Hamas has great expectations for the elections currently being held in Egypt. It assumes that the Muslim Brotherhood, its parent organization, will gain significant influence in the Egyptian politics and be able to support Hamas in various areas, especially the conflict with Israel. However, in public Hamas spokesmen are careful to express support of all the Egyptian parties in order to preserve its flexibility and freedom to maneuver.

 For example, Hamas spokesman Taher al-Nunu said that Hamas had strengthened its ties with many Egyptian parties. High-ranking Hamas figures said that the elections would serve Hamas’ interests regardless of whether the Muslim Brotherhood won or not. According to Hamas spokesmen, as far as Hamas is concerned, after the elections it can be assumed that Egypt’s support for the Palestinians in general and the Gaza Strip in particular will grow (Agence France-Presse, November 27, 2011).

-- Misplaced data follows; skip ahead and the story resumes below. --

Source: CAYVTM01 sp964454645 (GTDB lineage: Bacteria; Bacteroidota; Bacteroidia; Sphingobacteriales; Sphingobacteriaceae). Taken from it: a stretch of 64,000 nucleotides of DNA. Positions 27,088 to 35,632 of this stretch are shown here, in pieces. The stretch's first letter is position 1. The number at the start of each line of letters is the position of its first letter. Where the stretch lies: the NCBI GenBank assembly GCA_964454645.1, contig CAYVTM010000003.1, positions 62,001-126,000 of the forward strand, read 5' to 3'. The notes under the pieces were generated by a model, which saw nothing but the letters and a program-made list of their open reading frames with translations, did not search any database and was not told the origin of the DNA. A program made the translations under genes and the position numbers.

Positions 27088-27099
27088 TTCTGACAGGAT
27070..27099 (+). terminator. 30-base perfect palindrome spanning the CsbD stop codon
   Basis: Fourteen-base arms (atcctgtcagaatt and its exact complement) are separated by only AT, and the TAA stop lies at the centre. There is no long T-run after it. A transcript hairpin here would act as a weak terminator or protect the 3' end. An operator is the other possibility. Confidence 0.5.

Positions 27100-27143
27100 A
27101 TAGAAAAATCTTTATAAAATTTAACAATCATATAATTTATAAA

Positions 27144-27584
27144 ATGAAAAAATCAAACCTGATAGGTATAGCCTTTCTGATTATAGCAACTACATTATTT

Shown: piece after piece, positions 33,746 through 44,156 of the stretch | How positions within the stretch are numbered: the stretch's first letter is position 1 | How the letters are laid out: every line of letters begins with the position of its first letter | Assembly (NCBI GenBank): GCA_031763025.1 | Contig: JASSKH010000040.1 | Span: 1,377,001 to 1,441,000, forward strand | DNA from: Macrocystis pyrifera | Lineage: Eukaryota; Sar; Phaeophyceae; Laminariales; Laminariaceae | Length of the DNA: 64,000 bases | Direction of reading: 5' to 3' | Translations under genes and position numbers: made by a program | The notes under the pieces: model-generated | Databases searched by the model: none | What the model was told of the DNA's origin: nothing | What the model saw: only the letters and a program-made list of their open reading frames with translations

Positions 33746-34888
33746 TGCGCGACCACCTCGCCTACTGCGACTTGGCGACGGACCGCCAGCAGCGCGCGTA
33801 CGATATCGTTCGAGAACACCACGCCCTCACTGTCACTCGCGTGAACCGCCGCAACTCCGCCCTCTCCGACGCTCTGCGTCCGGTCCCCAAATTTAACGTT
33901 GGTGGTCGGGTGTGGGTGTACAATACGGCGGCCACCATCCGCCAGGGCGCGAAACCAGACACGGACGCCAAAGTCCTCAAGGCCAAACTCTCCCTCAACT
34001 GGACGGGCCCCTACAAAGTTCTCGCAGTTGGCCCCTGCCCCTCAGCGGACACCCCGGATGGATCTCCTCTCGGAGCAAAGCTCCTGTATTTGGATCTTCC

Note: At the end of October 2011 a delegation of high-ranking members of the Muslim Brotherhood visited the Gaza Strip for the first time. However, the Muslim Brotherhood, which has received political legitimacy and become an important center of political power in Egypt, also wants closer public ties with Hamas, its Palestinian branch, since under Mubarak the movement was forced to reduce its ties with Hamas to a minimum because of internal security.4

Hamas’ Political Activity

Fatah-Hamas Reconciliation

 On November 24 a meeting was held between Mahmoud Abbas and Khaled Mashaal in Cairo to reach a series of agreements which would make it possible to implement the Fatah-Hamas reconciliation. After the meeting, which lasted for two hours, Fatah’s Azzam al-Ahmed and Hamas’ Izzat al-Rishq held a press conference where they reported that the meeting had been “positive, open and sincere,” and that agreements had been reached on various issues. Mahmoud Abbas and Khaled Mashaal issued statements after the meeting stressing that it had been “positive” and that there had been no differences of opinion.